“We had an opportunity to establish a base at Billy Bishop Toronto City Airport,” he said. “It’s been an exciting adventure. It’s a good opportunity because we entered the market in a segment not very well served. Being in the downtown core with the business community has worked well, and we fly to locations like New York, Boston, Montreal, Ottawa, and a variety of U.S. destinations.”
Meanwhile, Fast Air is also targeting British Columbia’s growing charter market, with plans to build a new FBO facility in Abbotsford, about an hour southeast of Vancouver.
“We’ve been working with Abbotsford airport for a few years now,” said Rutherford. “The plan is to have an operation like in Manitoba, with charters and aircraft management. To get our foot in the door, we purchased a hangar and have a business aircraft tenant there. We hope to have a King Air in service there sometime this year, similar to Toronto, and build a larger facility in mid-2022. We’ve had inquiries from large aircraft already.”
Originally, said Rutherford, Fast Air had proposed a strata-type operation, with owners invited to buy a fraction of the facility.
“That’s not off the table, but people haven’t seen much of that kind of ownership model. I think we’ll probably capitalize the project and then offer that if someone really wants to do it.”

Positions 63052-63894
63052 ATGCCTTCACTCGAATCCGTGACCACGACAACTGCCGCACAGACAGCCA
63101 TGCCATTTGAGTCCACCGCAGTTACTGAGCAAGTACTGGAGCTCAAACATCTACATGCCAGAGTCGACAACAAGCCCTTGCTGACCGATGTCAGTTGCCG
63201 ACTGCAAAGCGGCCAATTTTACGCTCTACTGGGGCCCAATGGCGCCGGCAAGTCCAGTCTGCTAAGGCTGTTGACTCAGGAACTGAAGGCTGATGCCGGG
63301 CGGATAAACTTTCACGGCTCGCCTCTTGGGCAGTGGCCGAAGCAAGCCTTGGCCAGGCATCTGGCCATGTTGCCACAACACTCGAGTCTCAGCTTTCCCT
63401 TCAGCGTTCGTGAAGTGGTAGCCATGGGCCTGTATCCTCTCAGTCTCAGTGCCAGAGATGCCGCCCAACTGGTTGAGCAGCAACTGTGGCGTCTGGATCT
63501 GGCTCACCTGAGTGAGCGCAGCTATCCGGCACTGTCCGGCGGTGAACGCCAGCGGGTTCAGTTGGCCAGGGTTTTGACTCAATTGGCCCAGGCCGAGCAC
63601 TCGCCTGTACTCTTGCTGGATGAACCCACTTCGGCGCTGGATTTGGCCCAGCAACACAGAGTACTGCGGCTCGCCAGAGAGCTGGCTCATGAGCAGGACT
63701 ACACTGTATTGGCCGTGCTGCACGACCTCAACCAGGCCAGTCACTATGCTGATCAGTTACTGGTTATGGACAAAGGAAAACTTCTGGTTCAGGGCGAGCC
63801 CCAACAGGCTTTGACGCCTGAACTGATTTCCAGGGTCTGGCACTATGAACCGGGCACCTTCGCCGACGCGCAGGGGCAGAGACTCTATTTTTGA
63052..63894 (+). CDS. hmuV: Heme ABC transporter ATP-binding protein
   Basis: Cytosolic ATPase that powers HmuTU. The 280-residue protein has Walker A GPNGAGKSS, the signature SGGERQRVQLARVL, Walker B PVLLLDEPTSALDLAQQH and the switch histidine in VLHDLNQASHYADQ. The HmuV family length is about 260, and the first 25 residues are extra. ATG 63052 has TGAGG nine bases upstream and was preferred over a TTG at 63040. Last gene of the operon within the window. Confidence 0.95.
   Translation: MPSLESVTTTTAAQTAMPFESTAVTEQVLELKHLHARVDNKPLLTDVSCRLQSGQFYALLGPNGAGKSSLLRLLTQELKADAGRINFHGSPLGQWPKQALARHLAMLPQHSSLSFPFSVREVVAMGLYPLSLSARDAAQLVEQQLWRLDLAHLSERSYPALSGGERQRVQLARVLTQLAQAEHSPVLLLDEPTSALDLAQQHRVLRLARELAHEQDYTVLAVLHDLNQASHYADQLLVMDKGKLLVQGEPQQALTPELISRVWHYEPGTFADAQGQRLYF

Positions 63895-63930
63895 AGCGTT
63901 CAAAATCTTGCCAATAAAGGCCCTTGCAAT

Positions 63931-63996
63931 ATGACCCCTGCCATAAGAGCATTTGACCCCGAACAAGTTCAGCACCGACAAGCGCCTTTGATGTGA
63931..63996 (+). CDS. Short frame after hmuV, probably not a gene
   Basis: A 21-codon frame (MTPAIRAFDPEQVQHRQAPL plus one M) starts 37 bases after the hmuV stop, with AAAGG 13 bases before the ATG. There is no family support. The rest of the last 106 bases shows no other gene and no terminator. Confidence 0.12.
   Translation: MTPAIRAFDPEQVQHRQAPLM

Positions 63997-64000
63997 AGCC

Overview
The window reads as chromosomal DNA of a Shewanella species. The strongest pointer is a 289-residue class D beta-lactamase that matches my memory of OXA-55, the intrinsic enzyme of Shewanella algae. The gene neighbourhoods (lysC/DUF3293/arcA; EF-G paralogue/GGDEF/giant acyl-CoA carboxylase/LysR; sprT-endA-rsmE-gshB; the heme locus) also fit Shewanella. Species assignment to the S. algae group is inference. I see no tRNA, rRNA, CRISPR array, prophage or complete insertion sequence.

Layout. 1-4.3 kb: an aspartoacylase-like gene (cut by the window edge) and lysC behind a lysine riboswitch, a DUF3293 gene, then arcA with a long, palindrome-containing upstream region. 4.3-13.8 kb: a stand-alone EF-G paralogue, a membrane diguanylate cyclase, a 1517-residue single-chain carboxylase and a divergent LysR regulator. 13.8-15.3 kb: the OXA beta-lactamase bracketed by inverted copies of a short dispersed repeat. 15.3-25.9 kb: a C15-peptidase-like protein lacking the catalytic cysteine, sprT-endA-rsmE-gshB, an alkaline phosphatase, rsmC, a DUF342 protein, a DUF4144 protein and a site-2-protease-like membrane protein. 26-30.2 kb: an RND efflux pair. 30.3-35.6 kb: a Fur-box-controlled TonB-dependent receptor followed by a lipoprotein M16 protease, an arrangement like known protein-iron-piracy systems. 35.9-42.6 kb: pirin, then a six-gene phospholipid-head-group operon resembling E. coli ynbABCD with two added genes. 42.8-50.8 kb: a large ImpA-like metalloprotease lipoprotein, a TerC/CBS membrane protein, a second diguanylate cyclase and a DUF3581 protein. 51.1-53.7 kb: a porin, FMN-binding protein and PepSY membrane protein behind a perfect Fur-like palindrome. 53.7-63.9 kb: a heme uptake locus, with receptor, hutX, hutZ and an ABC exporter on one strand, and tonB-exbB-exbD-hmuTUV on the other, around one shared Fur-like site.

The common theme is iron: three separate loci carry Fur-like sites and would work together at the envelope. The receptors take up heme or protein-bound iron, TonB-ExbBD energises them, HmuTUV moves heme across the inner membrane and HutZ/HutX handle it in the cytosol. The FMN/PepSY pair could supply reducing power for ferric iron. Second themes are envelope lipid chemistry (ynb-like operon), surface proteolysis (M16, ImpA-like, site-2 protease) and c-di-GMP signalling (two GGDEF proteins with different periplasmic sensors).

Finally, at home in Winnipeg, Fast Air is constructing a sixth hangar, a new 27,000-square-foot facility that will consolidate all maintenance activity. Rutherford said it will free up the other hangars for internal operations, especially aircraft management, where the company sees tremendous potential.
Turboprops have been busy during the pandemic, and Fast Air has undertaken a calculated expansion in order to meet that demand. But Rutherford said it’s been a balancing act, especially when it comes to the company’s human resources.
“Team members can feel the fatigue,” he said. “Growth has meant people have an additional work load, which normally would have been bearable — but then we have the extra work related to the pandemic on top of that.”
Rutherford knows all about that balancing act. He obtained his King Air type rating just over a year ago and flies about once a week, working around his business development duties.
One of the things he’s organizing is the revival of the King Air Summit, an annual event hosted by Fast Air and targeted to owners and operators of the type. The summit is a go for September 2022, reported Rutherford, noting that King Air fliers across Canada are anxious to reconnect.
“Operators would like to meet with supply chain reps — that’s become a big issue,” he said. “The objective is to network and problem solve. Everything from training pilots to parts are hard to find these days.”
Fast Air also hosts the Mid-Canada Biz Jet Show, an industry event for central Canada that incorporates seminars and networking opportunities. “We anticipate that some version of this vital event will emerge later in 2022, but we have to wait and see at this point,” said Rutherford.